Don’t Knock Your Plumber It’s A Tough Job, Somebody Has To Do It
Plumbers go through a lot of training and work experience to be able to come to your house or business and deal with things you’d rather not deal with.
It is a physically hard job
Plumbers work indoors and outdoors in all sorts of weather. They need to be strong. They need to work in cramped unpleasant places, and they have spent four or five years in training to be able to do it.
Plumbing training via an apprenticeship
To qualify a candidate must be of relevant age and hold a high school diploma or its equivalent. Then they probably have to face an aptitude test. Plumbers are proud of the work they do and want only the best to join.
Then an aspiring plumber completes an apprenticeship under the watchful eye of an experienced journeyman. The apprenticeship is managed by a local plumbers’ union or associations.
Classroom training often takes place at night after a full day’s work, although some associates alternate on the job training with in-class work.
Pay starts very low
Wages are usually paid on a sliding scale and the candidate does earn more as they make their way through, but in the early days, no surprises here, the pay is not exceptional.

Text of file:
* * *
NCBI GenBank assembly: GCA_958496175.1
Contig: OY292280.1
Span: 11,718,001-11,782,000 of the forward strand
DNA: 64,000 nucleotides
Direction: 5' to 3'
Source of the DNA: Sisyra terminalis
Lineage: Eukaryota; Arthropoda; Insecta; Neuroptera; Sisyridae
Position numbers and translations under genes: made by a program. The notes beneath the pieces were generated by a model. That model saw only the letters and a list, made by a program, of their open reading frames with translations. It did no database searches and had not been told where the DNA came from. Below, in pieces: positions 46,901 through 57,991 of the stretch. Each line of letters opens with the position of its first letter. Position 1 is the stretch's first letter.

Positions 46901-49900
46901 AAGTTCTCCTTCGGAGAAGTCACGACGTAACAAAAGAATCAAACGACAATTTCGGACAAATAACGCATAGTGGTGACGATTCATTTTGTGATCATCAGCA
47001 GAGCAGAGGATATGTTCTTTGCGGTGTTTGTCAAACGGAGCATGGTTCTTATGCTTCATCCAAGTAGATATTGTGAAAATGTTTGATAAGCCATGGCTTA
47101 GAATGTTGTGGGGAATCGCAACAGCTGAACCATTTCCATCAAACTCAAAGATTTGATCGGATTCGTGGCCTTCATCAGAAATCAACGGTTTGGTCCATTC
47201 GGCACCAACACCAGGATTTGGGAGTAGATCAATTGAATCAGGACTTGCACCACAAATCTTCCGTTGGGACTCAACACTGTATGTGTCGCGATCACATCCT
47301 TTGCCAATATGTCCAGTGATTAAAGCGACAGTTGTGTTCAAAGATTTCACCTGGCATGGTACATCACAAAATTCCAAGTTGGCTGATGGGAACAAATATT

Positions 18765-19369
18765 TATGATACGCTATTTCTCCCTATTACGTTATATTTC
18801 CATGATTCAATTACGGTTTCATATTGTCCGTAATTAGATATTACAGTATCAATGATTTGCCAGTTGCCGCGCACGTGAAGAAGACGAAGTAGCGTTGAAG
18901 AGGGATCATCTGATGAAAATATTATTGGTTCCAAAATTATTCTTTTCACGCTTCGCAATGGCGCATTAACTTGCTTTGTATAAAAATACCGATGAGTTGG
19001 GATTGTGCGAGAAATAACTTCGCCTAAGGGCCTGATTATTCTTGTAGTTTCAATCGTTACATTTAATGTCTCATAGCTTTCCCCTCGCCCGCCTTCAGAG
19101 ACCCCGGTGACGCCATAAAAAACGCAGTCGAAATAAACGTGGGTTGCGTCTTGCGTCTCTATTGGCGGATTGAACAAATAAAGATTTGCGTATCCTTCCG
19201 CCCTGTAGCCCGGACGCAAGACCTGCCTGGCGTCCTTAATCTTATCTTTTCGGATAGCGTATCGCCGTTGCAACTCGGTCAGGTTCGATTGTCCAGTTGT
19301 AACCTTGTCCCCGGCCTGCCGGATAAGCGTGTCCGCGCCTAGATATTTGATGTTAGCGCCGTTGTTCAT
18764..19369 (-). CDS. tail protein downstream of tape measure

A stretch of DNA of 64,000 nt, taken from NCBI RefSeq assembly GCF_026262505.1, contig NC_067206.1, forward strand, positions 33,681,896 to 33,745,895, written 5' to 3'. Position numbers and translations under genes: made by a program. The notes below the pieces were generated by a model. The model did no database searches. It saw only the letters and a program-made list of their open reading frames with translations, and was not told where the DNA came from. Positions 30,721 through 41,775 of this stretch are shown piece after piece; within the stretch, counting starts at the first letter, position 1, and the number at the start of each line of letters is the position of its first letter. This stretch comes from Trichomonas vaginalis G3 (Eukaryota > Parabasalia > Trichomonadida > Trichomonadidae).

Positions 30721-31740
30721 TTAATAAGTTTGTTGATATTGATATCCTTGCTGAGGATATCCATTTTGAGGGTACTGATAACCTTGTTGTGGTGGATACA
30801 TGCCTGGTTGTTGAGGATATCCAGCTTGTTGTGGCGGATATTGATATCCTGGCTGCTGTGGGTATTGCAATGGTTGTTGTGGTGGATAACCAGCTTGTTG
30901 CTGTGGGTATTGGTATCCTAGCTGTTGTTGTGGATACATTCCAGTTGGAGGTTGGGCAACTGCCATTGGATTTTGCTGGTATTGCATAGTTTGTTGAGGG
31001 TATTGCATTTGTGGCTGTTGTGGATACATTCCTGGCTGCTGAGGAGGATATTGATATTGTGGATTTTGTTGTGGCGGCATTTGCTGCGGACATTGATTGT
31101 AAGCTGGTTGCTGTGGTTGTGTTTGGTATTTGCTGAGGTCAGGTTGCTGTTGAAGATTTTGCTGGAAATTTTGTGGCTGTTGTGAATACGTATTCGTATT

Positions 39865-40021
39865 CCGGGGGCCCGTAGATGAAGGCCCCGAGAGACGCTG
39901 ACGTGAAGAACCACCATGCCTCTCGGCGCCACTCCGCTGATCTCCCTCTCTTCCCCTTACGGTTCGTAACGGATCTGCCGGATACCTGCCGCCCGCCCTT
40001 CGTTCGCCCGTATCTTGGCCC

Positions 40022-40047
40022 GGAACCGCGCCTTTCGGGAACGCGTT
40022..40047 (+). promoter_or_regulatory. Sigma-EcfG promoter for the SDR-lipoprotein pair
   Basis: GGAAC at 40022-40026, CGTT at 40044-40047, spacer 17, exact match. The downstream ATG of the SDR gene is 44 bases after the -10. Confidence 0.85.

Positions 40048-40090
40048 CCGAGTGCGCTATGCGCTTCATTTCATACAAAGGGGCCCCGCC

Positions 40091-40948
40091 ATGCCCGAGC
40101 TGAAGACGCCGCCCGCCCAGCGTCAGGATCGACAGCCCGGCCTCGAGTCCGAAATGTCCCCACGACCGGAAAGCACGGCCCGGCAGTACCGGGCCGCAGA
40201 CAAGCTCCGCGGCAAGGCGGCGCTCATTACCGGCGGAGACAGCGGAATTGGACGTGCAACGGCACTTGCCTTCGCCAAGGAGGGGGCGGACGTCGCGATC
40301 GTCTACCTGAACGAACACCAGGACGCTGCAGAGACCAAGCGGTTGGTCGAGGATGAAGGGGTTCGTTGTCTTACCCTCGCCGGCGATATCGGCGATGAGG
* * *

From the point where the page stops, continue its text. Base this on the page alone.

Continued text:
There’s Math involved
Your plumber has been through an intensive part of the course were learning the how to calculate materials and dynamics. They will also have received training in hydraulics, pneumatics and mechanical vis-à-vis plumbing.
Of course, there’s safety training as well.
Most states require the aspirant plumber pass a state certification test and become registered with the state too. This is where they learn about state code and safety requirements which can vary from state to state.
It is a great line of work
According to the Bureau of Labor Statistics, there will be a 21% increase in the number of jobs available through 2020.
At the low end of the scale, salaries are around $29,000 annually. The top 10% earn in more than of $84,000.